the NMSA (Naturopathic Medical Student Association), Nu Delta Sigma
(the naturopathic fraternity/study group), Healer's Circle,
Homeopathy Club, and the botanical garden. It even mentioned our
own Dr. Sorensen, who won a photo contest by the American Botanical
Council with a photo of our Althea Officinalis (Marshmallow) from
the garden here on campus!
When I started at NUHS 3 years ago, my group of 15 or so
incoming ND students was one of the biggest yet. Now, I hear we
have incoming classes of around 40 students, making NDs-to-be
nearly half of the population (or more!) of our first phase
classrooms. I am proud of that and I know many of my peers are
I can see the growth of our program in the clinic this
trimester; we have 17 8thtrimester interns, which is equal to the
number of the 9thand 10thtri interns combined! On Mondays,
Wednesdays and Thursdays, when the 8th tri interns join us, we
double in number and the available clinic space and hydrotherapy
facilities are absolutely bursting at the seams! Our clinicians are
wickedly busy helping all of us, so much so that we got a new
clinician this trimester named Dr. Tursha Hamilton! She comes to us
from the heat of Arizona, by way of Louisiana, and we all intend to
hug the warmth back into her all winter long (at her
Our new clinician Dr. Hamilton and me
So what does this growth mean for our program here at NUHS?
First of all, I suspect it means an increase in the resources
available to us as the sheer volume of students in our program
outgrows the current space and resources allotted us. Many of us
are realizing the need for more space in the clinic, especially for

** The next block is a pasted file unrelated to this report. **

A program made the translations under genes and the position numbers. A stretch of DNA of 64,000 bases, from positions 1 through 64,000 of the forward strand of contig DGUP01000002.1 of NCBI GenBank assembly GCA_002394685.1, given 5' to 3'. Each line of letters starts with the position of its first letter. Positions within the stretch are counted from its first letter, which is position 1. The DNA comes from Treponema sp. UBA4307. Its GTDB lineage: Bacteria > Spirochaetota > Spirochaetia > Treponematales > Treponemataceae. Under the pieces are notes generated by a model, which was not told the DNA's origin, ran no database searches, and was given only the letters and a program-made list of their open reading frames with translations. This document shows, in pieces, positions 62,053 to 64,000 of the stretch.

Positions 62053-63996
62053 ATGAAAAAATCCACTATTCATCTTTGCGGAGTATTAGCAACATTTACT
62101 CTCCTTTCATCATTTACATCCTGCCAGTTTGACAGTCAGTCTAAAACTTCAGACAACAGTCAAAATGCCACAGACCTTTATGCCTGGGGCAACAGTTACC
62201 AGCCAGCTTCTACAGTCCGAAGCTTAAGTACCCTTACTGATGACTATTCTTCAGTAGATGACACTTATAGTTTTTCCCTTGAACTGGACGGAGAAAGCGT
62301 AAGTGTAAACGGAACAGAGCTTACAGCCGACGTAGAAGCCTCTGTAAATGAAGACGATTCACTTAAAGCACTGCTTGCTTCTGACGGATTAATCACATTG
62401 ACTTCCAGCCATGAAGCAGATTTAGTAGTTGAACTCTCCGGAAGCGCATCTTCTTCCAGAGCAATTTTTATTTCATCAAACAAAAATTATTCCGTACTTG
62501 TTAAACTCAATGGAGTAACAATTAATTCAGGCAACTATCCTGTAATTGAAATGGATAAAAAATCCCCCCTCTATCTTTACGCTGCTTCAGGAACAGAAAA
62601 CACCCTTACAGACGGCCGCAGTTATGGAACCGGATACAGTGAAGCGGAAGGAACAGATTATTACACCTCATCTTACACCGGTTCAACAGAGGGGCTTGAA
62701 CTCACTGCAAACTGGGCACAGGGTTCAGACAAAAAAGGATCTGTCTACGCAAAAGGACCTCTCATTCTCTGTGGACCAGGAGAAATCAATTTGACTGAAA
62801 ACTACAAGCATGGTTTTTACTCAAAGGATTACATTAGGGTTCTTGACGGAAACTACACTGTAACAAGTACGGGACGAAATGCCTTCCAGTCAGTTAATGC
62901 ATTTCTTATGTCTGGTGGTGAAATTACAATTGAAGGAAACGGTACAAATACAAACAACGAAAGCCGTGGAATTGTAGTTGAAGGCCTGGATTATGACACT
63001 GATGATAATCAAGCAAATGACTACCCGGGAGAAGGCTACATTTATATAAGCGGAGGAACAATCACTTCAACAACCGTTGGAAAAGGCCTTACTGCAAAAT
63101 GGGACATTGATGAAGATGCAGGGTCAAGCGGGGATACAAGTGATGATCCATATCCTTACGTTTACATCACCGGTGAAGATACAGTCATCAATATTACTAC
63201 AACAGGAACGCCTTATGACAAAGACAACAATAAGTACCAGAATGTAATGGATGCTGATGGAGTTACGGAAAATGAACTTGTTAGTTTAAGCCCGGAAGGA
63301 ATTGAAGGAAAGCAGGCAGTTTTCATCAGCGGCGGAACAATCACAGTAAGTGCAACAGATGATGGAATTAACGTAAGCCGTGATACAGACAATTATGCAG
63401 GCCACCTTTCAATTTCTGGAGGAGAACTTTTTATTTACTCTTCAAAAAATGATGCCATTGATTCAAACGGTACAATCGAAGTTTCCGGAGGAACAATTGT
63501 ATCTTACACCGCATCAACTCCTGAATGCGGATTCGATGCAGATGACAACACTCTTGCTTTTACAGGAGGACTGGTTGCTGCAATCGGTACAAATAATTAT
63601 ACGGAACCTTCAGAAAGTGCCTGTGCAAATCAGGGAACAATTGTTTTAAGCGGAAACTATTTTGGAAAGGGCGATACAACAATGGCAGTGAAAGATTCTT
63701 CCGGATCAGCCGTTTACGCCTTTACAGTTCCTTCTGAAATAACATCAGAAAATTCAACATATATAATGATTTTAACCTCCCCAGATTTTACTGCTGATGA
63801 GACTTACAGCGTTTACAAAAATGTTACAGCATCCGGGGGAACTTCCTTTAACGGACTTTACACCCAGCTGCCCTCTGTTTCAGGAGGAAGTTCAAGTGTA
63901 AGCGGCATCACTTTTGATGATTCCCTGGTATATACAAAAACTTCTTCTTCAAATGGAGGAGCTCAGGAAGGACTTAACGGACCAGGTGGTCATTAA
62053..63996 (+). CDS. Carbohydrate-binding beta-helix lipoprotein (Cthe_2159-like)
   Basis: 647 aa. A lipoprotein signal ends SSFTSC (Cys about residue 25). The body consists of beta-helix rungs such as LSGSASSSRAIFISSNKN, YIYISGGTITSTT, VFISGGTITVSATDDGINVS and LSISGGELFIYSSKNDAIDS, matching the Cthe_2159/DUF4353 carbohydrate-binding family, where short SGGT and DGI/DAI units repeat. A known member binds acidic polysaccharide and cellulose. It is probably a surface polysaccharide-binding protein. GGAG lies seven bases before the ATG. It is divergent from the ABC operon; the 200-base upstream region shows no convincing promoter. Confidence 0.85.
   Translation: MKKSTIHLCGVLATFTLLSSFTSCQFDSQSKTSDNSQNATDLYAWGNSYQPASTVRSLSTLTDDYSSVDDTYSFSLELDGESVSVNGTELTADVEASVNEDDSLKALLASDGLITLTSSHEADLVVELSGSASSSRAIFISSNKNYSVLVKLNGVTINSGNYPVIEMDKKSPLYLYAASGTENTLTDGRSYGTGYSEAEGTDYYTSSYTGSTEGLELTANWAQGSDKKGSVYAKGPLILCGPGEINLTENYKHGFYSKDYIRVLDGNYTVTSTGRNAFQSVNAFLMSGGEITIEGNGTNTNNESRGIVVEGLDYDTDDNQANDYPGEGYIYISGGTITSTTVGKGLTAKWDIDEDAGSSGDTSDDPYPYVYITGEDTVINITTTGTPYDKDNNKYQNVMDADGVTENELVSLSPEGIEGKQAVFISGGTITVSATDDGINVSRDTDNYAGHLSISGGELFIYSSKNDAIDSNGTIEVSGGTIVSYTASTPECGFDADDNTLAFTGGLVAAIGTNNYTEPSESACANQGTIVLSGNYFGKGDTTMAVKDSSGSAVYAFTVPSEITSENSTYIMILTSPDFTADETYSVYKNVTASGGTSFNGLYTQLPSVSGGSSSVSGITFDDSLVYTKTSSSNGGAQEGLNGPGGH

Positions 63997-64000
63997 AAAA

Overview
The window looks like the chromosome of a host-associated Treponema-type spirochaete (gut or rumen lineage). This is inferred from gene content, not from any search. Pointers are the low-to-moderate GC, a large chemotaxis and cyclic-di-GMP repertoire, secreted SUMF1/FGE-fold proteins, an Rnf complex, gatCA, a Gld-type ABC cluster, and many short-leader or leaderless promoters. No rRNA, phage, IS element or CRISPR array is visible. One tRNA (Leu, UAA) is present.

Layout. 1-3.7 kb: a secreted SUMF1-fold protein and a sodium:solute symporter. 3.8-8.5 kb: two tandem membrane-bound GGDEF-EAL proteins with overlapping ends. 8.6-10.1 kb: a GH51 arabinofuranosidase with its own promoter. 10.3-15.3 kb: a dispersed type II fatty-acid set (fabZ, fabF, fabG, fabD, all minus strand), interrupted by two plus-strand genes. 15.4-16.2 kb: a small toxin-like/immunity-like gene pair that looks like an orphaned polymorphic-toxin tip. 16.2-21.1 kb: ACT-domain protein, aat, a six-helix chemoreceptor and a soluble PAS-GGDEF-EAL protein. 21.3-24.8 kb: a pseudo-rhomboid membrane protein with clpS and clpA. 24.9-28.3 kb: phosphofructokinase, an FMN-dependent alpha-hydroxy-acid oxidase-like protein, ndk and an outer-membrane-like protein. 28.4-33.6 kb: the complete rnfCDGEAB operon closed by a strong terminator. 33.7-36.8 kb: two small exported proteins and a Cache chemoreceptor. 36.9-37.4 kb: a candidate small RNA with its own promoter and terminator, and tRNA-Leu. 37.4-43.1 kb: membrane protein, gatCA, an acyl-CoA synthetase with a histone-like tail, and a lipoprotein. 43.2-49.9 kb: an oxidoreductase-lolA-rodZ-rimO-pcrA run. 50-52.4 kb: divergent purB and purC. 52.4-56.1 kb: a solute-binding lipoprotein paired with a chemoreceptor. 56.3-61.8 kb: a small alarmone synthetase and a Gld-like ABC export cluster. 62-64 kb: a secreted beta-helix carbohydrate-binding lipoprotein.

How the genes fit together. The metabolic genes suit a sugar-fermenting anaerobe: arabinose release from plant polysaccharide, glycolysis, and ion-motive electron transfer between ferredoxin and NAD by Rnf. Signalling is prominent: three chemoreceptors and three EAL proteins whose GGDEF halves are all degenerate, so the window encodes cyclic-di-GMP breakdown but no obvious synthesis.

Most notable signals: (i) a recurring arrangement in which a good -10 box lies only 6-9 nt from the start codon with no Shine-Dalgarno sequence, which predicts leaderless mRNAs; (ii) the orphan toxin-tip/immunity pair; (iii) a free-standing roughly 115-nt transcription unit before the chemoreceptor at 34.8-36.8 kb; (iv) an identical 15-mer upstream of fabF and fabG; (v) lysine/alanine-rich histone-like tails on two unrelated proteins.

hydrotherapy. We also hope for more resources in the form of
materials to learn hands-on aspects of our medicine like minor
surgery and lab evaluation.
I know that one of the obstacles our profession faces here at
NUHS, and in Illinois in general, is the state's current status as
a pre-licensed state. We have a team of docs and advisors working
hard to get our medicine licensed here and once that happens, I
imagine our program will totally explode! We currently work under
the chiropractic scope of practice (as I've mentioned before), and
while it is a pretty good scope in Illinois, there are still things
that are included in a naturopathic scope of practice in other
states that we cannot legally practice here in Illinois... yet!
Don't let this post get you down. We get an absolutely kick-ass
education here at NUHS. We learn our basic sciences super well, and
we learn our clinical sciences thoroughly. We learn the truth of
nature cure in the purest way; we simply do not have the option to
use pharmaceutical drugs or higher force interventions like IV
therapy. While these therapies absolutely have their place, we
learn here at NUHS about the remarkable effectiveness of addressing
the basic determinants without getting caught up in the temptation
to depart from that philosophy.
Every day we use hydrotherapy, we use botanicals, we use whole
foods, we use nutritional supplementation, and we use physical
medicine. We use complex laboratory evaluation of blood, stool,
urine, and saliva, and based on the information gleaned from such
tests, we treat with nature's medicines -- plants, water,
homeopathy, nutrients, whole food, sunlight, and sleep. And with
these tools we see successes in healing every day!
A few weeks ago, before she left us (sad face) for her new
position as an Assistant Dean in the Naturopathic Program at the
University of Bridgeport, Dr. Stephanie Draus organized for a woman
who calls herself Comic Nurse to come speak to us during a
Tuesday lunch hour. Comic Nurse told us about how she uses comics
with her patients and with the medical students she teaches at